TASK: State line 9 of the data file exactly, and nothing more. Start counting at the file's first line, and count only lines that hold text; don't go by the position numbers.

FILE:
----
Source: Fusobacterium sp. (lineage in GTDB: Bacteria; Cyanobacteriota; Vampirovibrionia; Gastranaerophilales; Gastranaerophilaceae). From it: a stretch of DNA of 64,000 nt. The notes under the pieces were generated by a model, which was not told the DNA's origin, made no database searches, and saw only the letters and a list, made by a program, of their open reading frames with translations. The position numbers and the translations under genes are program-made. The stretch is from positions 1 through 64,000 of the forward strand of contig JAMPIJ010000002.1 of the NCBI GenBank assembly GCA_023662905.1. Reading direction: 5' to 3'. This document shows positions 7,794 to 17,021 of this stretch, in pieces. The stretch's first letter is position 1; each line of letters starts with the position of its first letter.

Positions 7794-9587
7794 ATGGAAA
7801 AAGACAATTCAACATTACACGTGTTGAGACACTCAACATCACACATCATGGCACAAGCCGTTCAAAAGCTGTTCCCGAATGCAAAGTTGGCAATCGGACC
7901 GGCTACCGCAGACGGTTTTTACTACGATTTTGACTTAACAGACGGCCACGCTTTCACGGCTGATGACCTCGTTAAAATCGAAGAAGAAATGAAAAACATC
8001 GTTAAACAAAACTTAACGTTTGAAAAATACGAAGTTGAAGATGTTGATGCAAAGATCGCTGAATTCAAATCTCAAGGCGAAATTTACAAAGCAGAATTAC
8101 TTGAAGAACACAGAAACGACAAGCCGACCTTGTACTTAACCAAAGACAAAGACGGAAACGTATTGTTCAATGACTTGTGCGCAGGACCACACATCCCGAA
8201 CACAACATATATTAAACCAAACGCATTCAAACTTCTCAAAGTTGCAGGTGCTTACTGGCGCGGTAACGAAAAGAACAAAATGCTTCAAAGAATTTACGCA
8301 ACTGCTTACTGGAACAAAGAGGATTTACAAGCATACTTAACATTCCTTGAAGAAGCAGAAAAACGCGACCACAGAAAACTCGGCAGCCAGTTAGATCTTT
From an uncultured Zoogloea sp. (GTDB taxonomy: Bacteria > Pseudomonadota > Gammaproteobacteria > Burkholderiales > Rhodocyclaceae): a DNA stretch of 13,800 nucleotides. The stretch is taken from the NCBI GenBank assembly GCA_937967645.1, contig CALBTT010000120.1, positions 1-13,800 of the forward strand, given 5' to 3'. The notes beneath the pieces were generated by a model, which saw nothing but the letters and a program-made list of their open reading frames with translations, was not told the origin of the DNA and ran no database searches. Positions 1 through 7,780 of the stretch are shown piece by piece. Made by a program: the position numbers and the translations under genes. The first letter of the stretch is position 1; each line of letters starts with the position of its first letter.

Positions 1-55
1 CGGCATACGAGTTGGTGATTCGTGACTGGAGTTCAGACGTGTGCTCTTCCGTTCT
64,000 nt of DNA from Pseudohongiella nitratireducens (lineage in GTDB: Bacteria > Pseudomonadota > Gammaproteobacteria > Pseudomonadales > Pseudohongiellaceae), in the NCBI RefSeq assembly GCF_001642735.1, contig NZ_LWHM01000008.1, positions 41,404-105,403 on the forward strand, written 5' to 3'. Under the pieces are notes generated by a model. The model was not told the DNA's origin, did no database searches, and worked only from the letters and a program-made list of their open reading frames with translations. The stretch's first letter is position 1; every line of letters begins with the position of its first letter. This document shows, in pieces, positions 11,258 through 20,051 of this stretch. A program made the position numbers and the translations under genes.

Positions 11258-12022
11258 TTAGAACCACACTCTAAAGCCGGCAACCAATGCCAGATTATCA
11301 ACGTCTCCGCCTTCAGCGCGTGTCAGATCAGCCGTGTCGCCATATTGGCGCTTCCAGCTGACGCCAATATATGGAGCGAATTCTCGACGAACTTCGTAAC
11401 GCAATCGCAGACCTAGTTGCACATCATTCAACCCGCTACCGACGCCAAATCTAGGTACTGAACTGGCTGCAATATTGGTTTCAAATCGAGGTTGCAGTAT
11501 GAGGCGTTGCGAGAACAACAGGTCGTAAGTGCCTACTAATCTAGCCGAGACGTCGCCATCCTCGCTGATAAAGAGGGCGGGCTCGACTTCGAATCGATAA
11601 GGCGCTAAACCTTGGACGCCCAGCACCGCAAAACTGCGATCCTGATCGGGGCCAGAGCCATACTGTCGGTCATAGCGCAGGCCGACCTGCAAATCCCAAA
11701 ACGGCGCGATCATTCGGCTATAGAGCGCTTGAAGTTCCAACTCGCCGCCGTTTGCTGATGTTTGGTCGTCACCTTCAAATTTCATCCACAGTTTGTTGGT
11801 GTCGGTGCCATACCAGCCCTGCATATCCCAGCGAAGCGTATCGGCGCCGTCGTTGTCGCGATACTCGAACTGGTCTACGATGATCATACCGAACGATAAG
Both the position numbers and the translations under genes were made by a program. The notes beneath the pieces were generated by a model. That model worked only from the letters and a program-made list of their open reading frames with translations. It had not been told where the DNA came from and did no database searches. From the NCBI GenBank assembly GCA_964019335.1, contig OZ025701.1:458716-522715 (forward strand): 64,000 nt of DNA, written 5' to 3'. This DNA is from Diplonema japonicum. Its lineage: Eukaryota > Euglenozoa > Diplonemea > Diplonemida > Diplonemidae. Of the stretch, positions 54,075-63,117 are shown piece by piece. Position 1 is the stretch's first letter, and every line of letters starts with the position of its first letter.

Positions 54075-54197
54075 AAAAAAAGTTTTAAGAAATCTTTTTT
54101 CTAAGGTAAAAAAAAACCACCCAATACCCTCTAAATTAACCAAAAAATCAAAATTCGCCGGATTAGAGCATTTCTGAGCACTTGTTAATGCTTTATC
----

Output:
8301 ACTGCTTACTGGAACAAAGAGGATTTACAAGCATACTTAACATTCCTTGAAGAAGCAGAAAAACGCGACCACAGAAAACTCGGCAGCCAGTTAGATCTTT